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  1. Georges Dreyfus & Evan Thompson, Asian Perspectives: Indian Theories.
    This chapter examines Indian views of the mind and consciousness, with particular focus on the Indian Buddhist tradition. To contextualize Buddhist views of the mind, we first provide a brief presentation of some of the most important Hindu views, particularly those of the S¯am . khya school. Whereas..
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  2. Georges Dreyfus (2011). Can a Madhyamaka Be a Skeptic? The Case of Patsab Nyimadrak. In Georges Dreyfus, Bronwyn Finnigan, Jay Garfield, Guy Newland, Graham Priest, Mark Siderits, Koji Tanaka, Sonam Thakchoe, Tom Tillemans & Jan Westerhoff (eds.), Moonshadows. Conventional Truth in Buddhist Philosophy. Oxford University Press. 89--113.
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  3. Georges Dreyfus (2011). Is Mindfulness Present-Centred and Non-Judgmental? A Discussion of the Cognitive Dimensions of Mindfulness. Contemporary Buddhism 12 (1):41--54.
  4. Georges Dreyfus, Bronwyn Finnigan, Jay Garfield, Guy Newland, Graham Priest, Mark Siderits, Koji Tanaka, Sonam Thakchoe, Tom Tillemans & Jan Westerhoff (eds.) (2011). Moonshadows. Conventional Truth in Buddhist Philosophy. Oxford University Press.
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  5. Georges Dreyfus & Jay L. Garfield (2011). Madhyamaka and Classical Greek Skepticism. In Georges Dreyfus, Bronwyn Finnigan, Jay Garfield, Guy Newland, Graham Priest, Mark Siderits, Koji Tanaka, Sonam Thakchoe, Tom Tillemans & Jan Westerhoff (eds.), Moonshadows. Conventional Truth in Buddhist Philosophy. Oxford University Press. 115--130.
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  6. Jan Westerhoff, Jay Garfield, Tom Tillemans, Graham Priest, Georges Dreyfus, Sonam Thakchoe, Guy Newland, Mark Siderits, Brownwyn Finnigan & Koji Tanaka (2011). Moonshadows. Conventional Truth in Buddhist Philosophy. Oxford University Press.
    The doctrine of the two truths - a conventional truth and an ultimate truth - is central to Buddhist metaphysics and epistemology. The two truths (or two realities), the distinction between them, and the relation between them is understood variously in different Buddhist schools; it is of special importance to the Madhyamaka school. One theory is articulated with particular force by Nagarjuna (2nd ct CE) who famously claims that the two truths are identical to one another and yet distinct. One (...)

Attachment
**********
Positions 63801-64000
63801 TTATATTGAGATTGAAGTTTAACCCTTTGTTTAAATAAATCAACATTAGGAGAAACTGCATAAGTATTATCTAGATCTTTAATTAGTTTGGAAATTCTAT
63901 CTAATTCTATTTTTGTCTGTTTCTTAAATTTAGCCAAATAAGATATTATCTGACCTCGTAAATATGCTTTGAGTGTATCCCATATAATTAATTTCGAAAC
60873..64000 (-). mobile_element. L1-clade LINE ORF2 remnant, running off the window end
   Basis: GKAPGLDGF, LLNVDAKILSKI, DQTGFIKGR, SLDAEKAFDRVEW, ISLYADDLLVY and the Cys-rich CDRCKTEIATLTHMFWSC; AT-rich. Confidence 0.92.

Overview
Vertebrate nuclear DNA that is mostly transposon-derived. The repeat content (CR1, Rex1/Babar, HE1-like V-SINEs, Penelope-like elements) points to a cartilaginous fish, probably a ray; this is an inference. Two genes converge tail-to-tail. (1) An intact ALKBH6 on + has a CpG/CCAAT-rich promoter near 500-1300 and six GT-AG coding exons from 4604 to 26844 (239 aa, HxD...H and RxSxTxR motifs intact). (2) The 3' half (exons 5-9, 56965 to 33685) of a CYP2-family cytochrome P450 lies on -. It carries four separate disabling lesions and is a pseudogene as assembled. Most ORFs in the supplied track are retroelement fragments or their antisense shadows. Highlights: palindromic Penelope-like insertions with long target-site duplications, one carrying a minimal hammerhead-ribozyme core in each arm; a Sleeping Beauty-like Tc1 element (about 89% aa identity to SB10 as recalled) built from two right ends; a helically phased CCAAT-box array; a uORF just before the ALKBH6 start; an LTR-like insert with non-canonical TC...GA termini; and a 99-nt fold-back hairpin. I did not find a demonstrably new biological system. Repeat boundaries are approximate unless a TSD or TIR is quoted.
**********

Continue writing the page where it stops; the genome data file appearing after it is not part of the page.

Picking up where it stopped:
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  7. Georges Dreyfus (2010). Self and Subjectivity: A Middle Way Approach. In Mark Siderits, Evan Thompson & Dan Zahavi (eds.), Self, No Self?: Perspectives From Analytical, Phenomenological, and Indian Traditions. Oup Oxford.
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  8. Georges B. Dreyfus (2008). What is Debate For? The Rationality of Tibetan Debates and the Role of Humor. Argumentation 22 (1):43-58.
    In this essay, I examine the mode of operation and aim of debates in the Tibetan Buddhist traditions. I contrast the probative form of argument that was privileged by the Indian tradition to the more agonic practice favored by Tibetan scholastics. I also examine the rules that preside over this dialectical practice, which is seen by the Tibetan tradition as essential to a proper scholastic education. I argue, however, that the practice of debates cannot be reduced to this dialectical model, (...)
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  9. George Dreyfus & Evan Thompson (2007). Philosophical Theories of Consciousness: Asian Perspectives. In Philip David Zelazo, Morris Moscovitch & Evan Thompson (eds.), The Cambridge Handbook of Consciousness. Cambridge.
     
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  10. Georges Dreyfus & Evan Thompson (2007). Asian Perspectives: Indian Theories of Mind. In Philip David Zelazo, Morris Moscovitch & Evan Thompson (eds.), The Cambridge Handbook of Consciousness. Cambridge University Press. 89--114.
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  11. Georges Dreyfus & Evan Thompson (2007). Indian Theories of Mind. In P.D. Zelazo, Morris Moscovitch & Evan Thompson (eds.), Cambridge Handbook of Consciousness. Cambridge.
  12. Georges B. J. Dreyfus, Stephen J. Grabill, Timothy M. Shaughnessy & Kevin E. Schmiesing (2004). Raziel Abelson and Marie-Louise Friquegnon, Ethics for Modern Life. Boston: Bedford./St. Martin's, 2003, 560 Pp.(Indexed). ISBN 0-312-15761-4 (Pb). Deane-Peter Baker and Patrick Maxwell, Eds., Explorations in Contemporary Continental Philosophy of Religion. Amsterdam: Rodopi, 2003, 219 Pp. [REVIEW] Journal of Value Inquiry 38:125-126.
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  13. Georges Dreyfus (2002). Is Compassion an Emotion? A Cross-Cultural Exploration of Mental Typologies. In Richard J. Davidson & Anne Harrington (eds.), Visions of Compassion: Western Scientists and Tibetan Buddhists Examine Human Nature. Oup Usa.
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  14. George Dreyfus (1996). Can the Fool Lead the Blind? Perception and the Given in Dharmakīrti's Thought. Journal of Indian Philosophy 24 (3):209-229.
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  15. Georges Dreyfus (1991). A Study of Svatantrika. By Donald S. Lopez. Philosophy East and West 41 (3):431-437.
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